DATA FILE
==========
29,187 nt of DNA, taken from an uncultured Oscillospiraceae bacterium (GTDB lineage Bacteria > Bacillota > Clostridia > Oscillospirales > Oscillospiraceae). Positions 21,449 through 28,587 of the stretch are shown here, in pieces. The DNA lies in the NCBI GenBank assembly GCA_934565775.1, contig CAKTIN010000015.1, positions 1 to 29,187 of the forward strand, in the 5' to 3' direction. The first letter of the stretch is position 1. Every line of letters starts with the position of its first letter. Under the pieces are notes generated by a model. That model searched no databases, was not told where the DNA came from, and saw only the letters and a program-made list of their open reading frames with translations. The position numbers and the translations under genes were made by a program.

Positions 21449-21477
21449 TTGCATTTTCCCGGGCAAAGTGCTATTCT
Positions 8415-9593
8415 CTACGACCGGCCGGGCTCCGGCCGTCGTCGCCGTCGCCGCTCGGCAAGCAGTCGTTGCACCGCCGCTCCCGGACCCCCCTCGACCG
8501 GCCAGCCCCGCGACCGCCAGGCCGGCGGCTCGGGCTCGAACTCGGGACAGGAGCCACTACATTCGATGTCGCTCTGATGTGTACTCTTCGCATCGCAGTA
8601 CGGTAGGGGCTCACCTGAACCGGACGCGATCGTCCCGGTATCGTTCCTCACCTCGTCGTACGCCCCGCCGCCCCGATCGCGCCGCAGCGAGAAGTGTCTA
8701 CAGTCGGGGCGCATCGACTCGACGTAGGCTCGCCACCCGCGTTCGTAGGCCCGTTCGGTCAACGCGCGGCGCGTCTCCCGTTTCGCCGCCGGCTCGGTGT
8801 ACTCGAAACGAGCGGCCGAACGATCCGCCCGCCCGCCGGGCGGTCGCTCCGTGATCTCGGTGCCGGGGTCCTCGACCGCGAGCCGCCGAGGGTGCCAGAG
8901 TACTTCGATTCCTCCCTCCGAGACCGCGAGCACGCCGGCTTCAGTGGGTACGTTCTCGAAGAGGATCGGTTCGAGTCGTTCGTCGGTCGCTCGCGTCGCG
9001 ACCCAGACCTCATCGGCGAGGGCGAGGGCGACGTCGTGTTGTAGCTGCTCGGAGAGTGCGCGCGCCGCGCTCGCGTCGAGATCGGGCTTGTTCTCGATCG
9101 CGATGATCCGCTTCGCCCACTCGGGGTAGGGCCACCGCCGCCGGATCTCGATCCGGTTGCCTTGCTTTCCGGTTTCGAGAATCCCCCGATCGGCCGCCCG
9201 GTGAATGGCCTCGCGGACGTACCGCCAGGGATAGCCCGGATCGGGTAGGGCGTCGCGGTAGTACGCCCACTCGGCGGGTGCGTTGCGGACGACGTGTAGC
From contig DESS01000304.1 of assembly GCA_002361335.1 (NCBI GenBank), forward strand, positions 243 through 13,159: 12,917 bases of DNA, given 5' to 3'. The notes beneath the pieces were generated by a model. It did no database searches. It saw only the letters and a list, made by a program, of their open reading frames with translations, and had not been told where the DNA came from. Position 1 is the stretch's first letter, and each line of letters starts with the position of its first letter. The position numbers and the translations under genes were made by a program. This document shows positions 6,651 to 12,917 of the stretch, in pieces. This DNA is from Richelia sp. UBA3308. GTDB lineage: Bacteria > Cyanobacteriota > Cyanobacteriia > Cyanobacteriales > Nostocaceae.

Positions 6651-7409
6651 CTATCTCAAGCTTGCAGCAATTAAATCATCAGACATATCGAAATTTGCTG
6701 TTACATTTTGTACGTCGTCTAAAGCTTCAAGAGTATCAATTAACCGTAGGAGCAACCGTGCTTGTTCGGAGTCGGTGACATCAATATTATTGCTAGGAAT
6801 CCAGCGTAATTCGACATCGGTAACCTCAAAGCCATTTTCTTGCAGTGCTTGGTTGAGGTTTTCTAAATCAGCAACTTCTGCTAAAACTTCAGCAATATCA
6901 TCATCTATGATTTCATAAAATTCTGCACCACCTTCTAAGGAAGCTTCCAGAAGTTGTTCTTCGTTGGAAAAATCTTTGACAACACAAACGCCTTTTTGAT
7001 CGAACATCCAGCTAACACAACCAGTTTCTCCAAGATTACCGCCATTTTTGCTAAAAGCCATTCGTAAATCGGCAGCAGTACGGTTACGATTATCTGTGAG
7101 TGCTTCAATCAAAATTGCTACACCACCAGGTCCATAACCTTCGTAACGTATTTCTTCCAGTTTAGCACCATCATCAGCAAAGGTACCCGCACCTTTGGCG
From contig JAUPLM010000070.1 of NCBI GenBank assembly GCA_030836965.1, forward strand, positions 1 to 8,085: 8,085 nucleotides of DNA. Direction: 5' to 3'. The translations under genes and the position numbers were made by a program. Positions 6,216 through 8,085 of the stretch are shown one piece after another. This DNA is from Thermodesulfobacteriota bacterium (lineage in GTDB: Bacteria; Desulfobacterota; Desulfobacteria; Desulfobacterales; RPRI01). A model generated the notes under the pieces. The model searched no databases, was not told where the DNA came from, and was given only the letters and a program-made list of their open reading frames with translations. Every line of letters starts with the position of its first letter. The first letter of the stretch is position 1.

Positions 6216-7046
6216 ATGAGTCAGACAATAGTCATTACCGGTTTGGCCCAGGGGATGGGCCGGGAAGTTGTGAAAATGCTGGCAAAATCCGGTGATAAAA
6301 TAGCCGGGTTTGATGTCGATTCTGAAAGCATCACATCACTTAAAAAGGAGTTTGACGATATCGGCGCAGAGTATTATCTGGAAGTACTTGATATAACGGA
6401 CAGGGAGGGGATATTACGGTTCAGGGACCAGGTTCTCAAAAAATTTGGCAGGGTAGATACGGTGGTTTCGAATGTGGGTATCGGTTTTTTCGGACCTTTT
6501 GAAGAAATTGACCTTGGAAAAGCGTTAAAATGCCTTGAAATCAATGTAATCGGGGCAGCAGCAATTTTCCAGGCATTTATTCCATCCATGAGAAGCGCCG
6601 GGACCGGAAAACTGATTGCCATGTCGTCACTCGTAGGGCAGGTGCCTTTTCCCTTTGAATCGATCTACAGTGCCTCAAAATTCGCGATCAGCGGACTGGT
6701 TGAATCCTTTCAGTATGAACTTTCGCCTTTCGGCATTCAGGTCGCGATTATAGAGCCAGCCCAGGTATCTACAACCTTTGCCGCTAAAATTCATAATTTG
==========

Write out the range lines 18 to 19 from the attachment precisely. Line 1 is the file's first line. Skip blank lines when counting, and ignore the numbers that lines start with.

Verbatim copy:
6801 CCAGCGTAATTCGACATCGGTAACCTCAAAGCCATTTTCTTGCAGTGCTTGGTTGAGGTTTTCTAAATCAGCAACTTCTGCTAAAACTTCAGCAATATCA
6901 TCATCTATGATTTCATAAAATTCTGCACCACCTTCTAAGGAAGCTTCCAGAAGTTGTTCTTCGTTGGAAAAATCTTTGACAACACAAACGCCTTTTTGAT